In short, there is growing disenchantment toward the refugees. It has also been argued that thus far Muslim countries are not carrying their fair share of the burden of helping their Muslim brethren and that the Western nations are bearing the brunt of the burden.
Rampant worldwide terrorist strikes by Al Qaeda and now the Islamic state (ISIS) have also turned the tide against the largely Muslim refugees. Islamophobia is setting in, and politicians, in this election season in the U.S., are fanning the flames of fear and insecurity among the populace.
Here is where U.S. politics and U.S. mentality becomes divisive – when it is argued that America is the cause for Middle East unrest, that we must close down mosques, and deport all new refugees, including those who have been properly vetted. Violent acts against our fellow citizens who are Muslims are now cropping up, mosques have been vandalized, and discrimination against Muslim children by their fellow classmates and job discrimination against Muslim workers are growing.
It may well be argued that we are imitating in some measure the very violence and hatred that we repel from the terrorists. We have also failed to fathom how the transformations being played out in the Middle East are rooted in age-old conflicts in the region that go back a millennium. And most importantly, we are letting loud angry voices (including ones calling for “carpet bombing” of civilians) override our sense of moral rectitude, fairness, openness, and respect for diversity – the way we have traditionally respected every faith.
It is time to reflect more and gain a greater breadth of knowledge and understanding of our country’s founding principles and diverse citizenry, and also world cultures so that we can remain rational, clear, open minded, and just in our assessments. We can also learn from the mistakes we have made in the past when we rushed to condemn and intern U.S. citizens of Japanese ethnic background during World War II.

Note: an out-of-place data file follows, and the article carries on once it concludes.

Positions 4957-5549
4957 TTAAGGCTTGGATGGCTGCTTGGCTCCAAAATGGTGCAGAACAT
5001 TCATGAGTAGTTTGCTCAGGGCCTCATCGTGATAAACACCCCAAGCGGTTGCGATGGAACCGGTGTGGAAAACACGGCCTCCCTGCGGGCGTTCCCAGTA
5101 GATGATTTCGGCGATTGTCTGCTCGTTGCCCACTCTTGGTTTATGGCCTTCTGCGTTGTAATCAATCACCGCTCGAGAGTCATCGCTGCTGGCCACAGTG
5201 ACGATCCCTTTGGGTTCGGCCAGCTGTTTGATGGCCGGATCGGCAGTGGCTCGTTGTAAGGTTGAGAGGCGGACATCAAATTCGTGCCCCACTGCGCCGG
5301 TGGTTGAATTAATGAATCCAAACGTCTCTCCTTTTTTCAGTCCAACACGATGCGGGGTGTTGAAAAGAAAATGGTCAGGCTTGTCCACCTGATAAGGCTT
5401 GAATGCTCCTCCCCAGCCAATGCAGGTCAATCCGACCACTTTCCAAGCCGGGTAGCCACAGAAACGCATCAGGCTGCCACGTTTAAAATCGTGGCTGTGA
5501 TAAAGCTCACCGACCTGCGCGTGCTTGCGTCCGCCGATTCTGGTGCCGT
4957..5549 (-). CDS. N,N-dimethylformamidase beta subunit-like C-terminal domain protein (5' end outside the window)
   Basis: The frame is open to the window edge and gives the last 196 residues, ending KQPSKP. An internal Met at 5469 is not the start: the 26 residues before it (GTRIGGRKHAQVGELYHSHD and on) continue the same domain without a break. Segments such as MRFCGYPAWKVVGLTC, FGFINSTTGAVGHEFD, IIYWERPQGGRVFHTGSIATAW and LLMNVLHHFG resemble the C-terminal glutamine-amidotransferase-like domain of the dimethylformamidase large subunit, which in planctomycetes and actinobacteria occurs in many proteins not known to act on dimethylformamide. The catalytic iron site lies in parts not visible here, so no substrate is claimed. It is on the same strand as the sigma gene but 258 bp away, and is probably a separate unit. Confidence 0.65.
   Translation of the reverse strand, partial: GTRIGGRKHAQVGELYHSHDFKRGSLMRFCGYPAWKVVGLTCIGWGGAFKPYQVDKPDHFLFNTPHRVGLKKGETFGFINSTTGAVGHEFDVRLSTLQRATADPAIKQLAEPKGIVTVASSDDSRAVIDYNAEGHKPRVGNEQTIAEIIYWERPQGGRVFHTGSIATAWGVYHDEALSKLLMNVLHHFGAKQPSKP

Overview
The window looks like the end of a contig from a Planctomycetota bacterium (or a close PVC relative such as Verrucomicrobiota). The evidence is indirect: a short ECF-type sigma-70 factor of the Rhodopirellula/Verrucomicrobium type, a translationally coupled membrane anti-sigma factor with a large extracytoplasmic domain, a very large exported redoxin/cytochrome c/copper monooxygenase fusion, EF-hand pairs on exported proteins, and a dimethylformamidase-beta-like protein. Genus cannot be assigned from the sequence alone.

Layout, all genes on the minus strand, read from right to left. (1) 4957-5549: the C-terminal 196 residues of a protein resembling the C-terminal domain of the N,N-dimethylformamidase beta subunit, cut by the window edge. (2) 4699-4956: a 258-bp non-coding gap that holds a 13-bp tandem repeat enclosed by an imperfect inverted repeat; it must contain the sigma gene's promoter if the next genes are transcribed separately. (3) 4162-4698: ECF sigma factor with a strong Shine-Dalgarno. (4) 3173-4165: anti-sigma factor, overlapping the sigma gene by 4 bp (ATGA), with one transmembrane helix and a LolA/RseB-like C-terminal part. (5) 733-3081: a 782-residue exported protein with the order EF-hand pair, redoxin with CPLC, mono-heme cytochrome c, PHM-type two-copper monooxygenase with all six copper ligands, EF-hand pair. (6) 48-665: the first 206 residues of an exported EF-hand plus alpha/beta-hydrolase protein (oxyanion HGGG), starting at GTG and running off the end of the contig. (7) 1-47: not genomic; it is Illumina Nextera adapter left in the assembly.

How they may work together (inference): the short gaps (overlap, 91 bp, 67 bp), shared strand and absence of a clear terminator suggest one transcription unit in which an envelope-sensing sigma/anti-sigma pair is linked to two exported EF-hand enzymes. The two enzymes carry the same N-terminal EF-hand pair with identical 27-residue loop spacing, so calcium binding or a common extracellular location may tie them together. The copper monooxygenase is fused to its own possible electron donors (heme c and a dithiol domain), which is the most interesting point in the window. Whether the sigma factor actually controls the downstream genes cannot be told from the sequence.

No one who is willing to work hard, abide by our laws, and love our traditions as U.S. citizens should be regarded with less than respect or made to feel unwelcome, regardless of race or ethnicity. As a country of immigrants, our forefathers have gone through the process of being accepted in and so it is only fair, just, and incumbent upon us to do the same with our diverse citizenry.
As a side note, it may be well worth our while to view an Indian film that is now showing in theaters throughout the U.S. and abroad, entitled Bhajirao Mastani, about a Muslim warrior princess in 16th Century India and her love, Bhajirao, a Hindu Peshawar general.
The movie is a grand scale, history inspired opus that recalls a glorious past when the two great warriors from disparate cultures cross social, political, and religious barriers and risk everything to honor a commitment they made to each other. While the story is not directly related to the issues covered in this article, it is a message of hope; in bringing to surface core values, courage, and romantic intensity that bridge the divide between individuals of disparate worlds, the film is a celebration of diversity ‘s triumph over divisive forces.